Letter-to-the-Editor: In Support of Utilities Undergrounding
May 30, 2024
The silhouette of palm trees intersected by power lines | Image credit: Kristi Blokhin, Shutterstock

The following is a letter-to-the-editor in response to an article by Anna Sharpe that ran on the front-page of the Charleston Post and Courier on May 29, 2024. This letter was written by Lindsay Marshall, Scenic America board of directors member. You can read the original article referenced here.

I read with interest the May 29, 2024, front-page article “On the Chopping Block” regarding the potential loss of 500 palmetto trees marked to be cut down to protect overhead power lines on Sullivan’s Island. Karen Byko’s pleas to underground the wires instead are spot-on. Undergrounding protects our tree canopies and stops further deforestation for the supply of distribution poles. Without overhead infrastructure, roadside trees such as mature live oaks and palmetto palms would not have to be pruned so aggressively nor removed entirely by utility companies. Roadside trees not only decrease flood risk and cool asphalt, but absorb CO2 and particulates related to air pollution. And, if not cut, might we enhance urban beautification, scenic beauty, and historic charm? Yes.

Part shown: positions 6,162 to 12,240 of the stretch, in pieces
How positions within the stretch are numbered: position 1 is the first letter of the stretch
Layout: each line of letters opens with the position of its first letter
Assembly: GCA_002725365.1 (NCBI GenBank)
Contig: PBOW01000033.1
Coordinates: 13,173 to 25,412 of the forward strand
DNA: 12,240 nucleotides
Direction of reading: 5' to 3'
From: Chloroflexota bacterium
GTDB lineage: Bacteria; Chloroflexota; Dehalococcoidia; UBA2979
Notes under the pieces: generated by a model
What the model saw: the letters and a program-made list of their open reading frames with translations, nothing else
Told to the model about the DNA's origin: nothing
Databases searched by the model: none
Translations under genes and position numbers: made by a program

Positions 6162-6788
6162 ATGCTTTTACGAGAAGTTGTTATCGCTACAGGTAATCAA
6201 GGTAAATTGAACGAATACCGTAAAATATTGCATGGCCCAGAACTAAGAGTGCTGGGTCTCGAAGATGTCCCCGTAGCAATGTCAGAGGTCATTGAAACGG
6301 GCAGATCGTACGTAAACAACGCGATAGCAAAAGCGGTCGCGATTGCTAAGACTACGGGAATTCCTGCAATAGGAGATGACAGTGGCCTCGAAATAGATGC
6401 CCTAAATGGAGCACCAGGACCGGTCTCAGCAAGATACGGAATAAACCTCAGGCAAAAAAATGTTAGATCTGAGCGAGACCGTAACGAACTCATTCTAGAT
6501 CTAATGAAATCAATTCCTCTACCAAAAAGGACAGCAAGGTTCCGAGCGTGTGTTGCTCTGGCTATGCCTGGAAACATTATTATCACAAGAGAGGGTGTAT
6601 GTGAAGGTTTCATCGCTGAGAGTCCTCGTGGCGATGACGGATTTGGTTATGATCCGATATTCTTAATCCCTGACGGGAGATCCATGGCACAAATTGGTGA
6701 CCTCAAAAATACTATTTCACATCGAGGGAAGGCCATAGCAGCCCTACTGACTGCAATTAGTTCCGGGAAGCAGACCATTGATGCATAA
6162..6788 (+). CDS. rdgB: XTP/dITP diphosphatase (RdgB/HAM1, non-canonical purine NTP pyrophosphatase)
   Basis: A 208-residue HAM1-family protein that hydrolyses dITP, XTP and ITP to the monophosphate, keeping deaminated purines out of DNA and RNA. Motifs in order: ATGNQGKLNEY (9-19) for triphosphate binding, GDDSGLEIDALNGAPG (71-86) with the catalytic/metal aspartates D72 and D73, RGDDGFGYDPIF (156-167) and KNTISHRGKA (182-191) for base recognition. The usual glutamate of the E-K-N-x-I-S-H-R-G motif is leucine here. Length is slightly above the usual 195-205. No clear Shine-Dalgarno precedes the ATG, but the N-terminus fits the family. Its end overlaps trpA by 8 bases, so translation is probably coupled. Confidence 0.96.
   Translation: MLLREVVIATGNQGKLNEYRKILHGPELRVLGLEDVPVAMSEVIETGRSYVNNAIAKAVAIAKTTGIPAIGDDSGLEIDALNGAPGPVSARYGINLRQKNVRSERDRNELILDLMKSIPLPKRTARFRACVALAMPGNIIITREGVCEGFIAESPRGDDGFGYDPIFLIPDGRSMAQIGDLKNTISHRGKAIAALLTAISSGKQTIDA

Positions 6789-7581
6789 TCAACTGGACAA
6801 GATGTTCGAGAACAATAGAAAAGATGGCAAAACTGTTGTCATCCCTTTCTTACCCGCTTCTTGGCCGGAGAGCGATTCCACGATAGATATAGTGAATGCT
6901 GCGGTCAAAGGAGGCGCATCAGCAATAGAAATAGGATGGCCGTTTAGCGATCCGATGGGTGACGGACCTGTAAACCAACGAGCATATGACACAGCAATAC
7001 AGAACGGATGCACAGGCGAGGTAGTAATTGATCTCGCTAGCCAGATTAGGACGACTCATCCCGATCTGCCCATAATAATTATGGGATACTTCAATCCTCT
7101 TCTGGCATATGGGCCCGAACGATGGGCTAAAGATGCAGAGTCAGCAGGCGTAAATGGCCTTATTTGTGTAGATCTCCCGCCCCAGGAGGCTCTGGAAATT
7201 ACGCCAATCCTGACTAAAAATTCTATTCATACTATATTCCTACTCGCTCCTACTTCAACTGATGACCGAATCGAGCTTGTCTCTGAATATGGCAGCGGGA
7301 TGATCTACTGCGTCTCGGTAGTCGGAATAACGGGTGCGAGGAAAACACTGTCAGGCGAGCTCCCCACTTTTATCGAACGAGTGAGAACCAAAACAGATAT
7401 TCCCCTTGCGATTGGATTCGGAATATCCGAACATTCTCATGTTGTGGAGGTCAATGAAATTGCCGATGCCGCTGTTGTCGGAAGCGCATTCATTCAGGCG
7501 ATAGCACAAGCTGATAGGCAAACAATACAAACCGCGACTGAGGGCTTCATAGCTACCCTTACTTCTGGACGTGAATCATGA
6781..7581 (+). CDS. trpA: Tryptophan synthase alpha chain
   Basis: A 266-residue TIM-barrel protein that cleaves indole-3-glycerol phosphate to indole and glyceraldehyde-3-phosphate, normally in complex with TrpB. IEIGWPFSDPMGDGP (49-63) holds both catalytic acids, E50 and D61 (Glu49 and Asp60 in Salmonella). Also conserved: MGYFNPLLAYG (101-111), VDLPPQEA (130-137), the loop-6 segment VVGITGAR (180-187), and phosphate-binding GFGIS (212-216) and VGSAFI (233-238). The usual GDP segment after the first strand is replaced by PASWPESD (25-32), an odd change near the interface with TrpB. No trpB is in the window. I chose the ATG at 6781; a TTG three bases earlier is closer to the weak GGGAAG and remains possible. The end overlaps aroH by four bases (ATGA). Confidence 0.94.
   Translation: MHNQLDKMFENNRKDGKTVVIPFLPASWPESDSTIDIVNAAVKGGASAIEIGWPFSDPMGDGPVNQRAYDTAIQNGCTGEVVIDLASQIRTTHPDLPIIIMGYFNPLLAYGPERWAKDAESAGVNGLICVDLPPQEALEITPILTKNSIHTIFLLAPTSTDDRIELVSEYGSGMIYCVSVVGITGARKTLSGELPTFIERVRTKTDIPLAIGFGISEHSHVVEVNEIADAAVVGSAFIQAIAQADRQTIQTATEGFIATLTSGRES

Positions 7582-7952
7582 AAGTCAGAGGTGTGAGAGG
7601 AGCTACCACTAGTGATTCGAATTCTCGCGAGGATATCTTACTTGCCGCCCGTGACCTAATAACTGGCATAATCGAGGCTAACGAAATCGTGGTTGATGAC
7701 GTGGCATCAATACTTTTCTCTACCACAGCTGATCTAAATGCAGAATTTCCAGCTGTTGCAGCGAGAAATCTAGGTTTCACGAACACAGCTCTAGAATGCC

With increasing intensity and frequency of storms resulting in loss of power with downed power lines, the impact on vulnerable people and local economies is tremendous. It is a public health and safety issue when emergency vehicles cannot reach people, computer power and phone usage is lost, and businesses cannot operate due to long-term power loss. Several past storm events with downed overhead power lines have resulted in billions of dollars in lost economic output in coastal communities.

Florida has now undergrounded 45% of their distribution system. Hilton Head, SC, used the horizontal directional drilling method (HDD) to convert overhead infrastructure to underground. That project was completed in 2021 and removed about 3,500 utility poles and undergrounded 115 miles of distribution lines. Let’s encourage Mount Pleasant, Charleston County, and all of our local governments and utility companies to keep up with the times. Overhead lines are the ‘horse and buggy’ of electrical distribution. Undergrounding will increase reliability, enhance scenic beauty, add stability to our economy, and support the health and well-being of our citizens. As Karen Byko said, “the question isn’t how can we afford to bury our power lines, it’s how can we afford not to.”

Lindsay Marshall
Member, Scenic America Board of Directors
Charleston Resident